The inaugural Art Crime Symposium, held at City Gallery in Wellington on 19 September 2015, brought together leading academics and researchers for an innovative and ground-breaking one-day symposium, covering many aspects of art crime, both in New Zealand and beyond.  Organised by the New Zealand Art Crime Research Trust, this one-day event was the first of its kind in New Zealand. The founding trustees of the newly formed trust are Judge Arthur Tompkins, Penelope Jackson, Ngarino Ellis and Louisa Gommans. 

The organisers of the event were inspired after attending the annual conference held by the Association for Research into Crime against Art (ARCA) in Amelia, Italy, to recreate something similar much closer to home.  The Trust’s secretary, Louisa Gommans, says “We thought it likely that people in New Zealand would be interested in the topic of art crime, but we have been absolutely blown away by the number of people who attended and their enthusiasm for the subject!”  The auditorium at City Gallery was nearly at full capacity, with over 70 people in attendance, and the range of backgrounds and professions of those who attended captures the multi-disciplinary background of those interested in art crime.  

The Symposium began with a cocktail function in the foyer of City Gallery on Friday 18 September, which was a great opportunity for attendees and speakers to mix and mingle.  The Symposium commenced at 10 am on Saturday 19 September with a welcome from the Hon. Chris Finlayson Q.C., Attorney General.  This welcome focussed particularly on the Motunui Panels, recently returned home to New Zealand and soon to be unveiled at Puke Ariki Museum and Library in New Plymouth.   

Then followed a fascinating line up of lectures throughout the day.  Many who had registered for the Symposium thought New Zealand probably did not have an art crime problem, but were soon put straight on that score:

Penelope Jackson, an Art Historian with a special interest in NZ art crime, gave an overview of the art crime scene in New Zealand;
Garth Galloway, Partner at Chapman Tripp, discussed immunity from seizure legislation and the fact that New Zealand has not implemented any such legislation to date;
Catherine Gardner, Manager of Case Management for New Zealand Police, talked about the difficulties of recording crimes relating to art and some of the interesting cases the Police have dealt with;
Ngarino Ellis, Senior Lecturer in Art History at the University of Auckland, illustrated art crime in a Maori context, particularly in post-colonial times;
Roger Blackley, Associate Professor in the School of Art History, Classics and Religious Studies at Victoria University, gave a captivating example of connoisseurship in action while discussing two apparently similar paintings, only one of which is thought to be an authentic work by Gottfried Lindauer;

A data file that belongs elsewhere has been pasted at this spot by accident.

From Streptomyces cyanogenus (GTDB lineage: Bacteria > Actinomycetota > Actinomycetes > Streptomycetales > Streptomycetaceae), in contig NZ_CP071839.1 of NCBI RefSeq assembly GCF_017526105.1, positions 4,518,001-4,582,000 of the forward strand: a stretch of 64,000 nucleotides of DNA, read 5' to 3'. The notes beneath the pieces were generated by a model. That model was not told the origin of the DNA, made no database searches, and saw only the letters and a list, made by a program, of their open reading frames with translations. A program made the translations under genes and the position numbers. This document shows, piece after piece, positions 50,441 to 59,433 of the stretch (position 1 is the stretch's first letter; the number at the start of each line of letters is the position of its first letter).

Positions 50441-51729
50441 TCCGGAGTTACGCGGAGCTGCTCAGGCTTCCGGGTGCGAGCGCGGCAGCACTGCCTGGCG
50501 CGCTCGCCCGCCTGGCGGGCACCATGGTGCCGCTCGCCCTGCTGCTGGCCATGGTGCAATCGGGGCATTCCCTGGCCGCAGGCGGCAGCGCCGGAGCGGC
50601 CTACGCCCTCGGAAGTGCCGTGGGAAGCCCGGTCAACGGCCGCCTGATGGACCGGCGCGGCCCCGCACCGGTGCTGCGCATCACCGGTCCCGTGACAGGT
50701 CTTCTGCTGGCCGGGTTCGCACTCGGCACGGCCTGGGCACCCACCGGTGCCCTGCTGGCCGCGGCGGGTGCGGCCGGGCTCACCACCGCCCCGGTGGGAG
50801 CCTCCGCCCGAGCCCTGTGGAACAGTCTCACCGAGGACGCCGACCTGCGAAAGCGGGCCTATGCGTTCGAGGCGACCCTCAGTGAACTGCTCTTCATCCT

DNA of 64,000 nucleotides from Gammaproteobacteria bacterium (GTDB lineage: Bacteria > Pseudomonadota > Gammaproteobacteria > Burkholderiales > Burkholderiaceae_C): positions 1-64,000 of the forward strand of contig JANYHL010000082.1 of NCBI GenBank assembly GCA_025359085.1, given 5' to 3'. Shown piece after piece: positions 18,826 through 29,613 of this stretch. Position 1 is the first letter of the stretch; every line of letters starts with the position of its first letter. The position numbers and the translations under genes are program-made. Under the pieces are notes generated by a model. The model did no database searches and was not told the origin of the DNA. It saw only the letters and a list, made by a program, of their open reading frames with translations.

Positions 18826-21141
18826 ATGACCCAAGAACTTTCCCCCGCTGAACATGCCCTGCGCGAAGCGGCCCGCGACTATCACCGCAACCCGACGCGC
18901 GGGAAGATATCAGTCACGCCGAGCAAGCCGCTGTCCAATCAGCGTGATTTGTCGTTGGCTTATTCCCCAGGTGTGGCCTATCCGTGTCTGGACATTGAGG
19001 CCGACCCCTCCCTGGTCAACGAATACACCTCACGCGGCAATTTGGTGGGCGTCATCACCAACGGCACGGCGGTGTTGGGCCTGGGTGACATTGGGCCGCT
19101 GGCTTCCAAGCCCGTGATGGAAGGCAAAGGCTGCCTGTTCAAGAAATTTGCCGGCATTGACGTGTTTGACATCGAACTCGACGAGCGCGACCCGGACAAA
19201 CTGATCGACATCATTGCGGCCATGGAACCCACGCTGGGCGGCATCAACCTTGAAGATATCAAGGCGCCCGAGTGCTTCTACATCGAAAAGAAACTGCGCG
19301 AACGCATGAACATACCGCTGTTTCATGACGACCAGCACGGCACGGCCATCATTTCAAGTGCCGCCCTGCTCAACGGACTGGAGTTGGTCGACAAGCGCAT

Judge Arthur Tompkins, a Judge in the District Court, delved into the saga surrounding Cornelius Gurlitt and the challenges of dealing with Nazi-looted art works;
Louisa Gommans, a Lawyer with a special interest in art law, discussed the repatriation of Maori and Moriori ancestral remains home to New Zealand.

The Symposium concluded with a highly topical panel discussion, chaired by Kim Hill, featuring Geoffrey Batchen (a teacher, writer and curator, focusing on the history of photography), Jim Barr (art commentator) and Sarah Farrar (Senior Curator of Art at Te Papa Tongarewa Museum of New Zealand).  The panel considered the issue of selfies in galleries, including the merits – or not – of allowing visitors to take photographs for personal use while viewing art works.  While the panel did not reach a consensus about whether or not selfie-taking was good or bad thing, it did conclude that people are unlikely to stop taking selfies anytime soon. 

The organisers hope to make the Symposium an annual event, and have already confirmed Saturday 15 October 2016 at City Gallery, Wellington for next year’s event.  

For more information please contact the secretary of the New Zealand Art Crime Research Trust, Louisa Gommans, at louisa.gommans@gmail.com or follow “New Zealand Art Crime Research Trust: The Symposium” on Facebook.  


Monday, September 28, 2015 - ,,,,, No comments

UNITAR-UNOSAT Damage Assessment of Aden, Aden Governorate, Yemen

This map, produced August 28, 2015 by UNITAR’s Operational Satellite Applications Programme - UNOSAT, a technology-intensive programme delivering imagery analysis and satellite solutions to relief and development organisations within and outside the UN system illustrates satellite-detected damage and analysis of the destruction in the city of Aden, Aden Governorate, Yemen. 

Using satellite imagery acquired 21 August 2015, 10 May 2015, and 31 December 2014, UNITAR-UNOSAT has identified a total of 839 affected structures, a 30 percent increase from the previous 10 May 2015 analysis. Approximately 356 structures were destroyed, 202 severely damaged, and 270 moderately damaged. Additionally, 50 impact craters were found within the city, the majority of which were located in the vicinity of Aden International Airport. A total of 13 medical facilities were identified within 100 meters of damaged and destroyed buildings, and it is possible that these facilities also sustained some damage.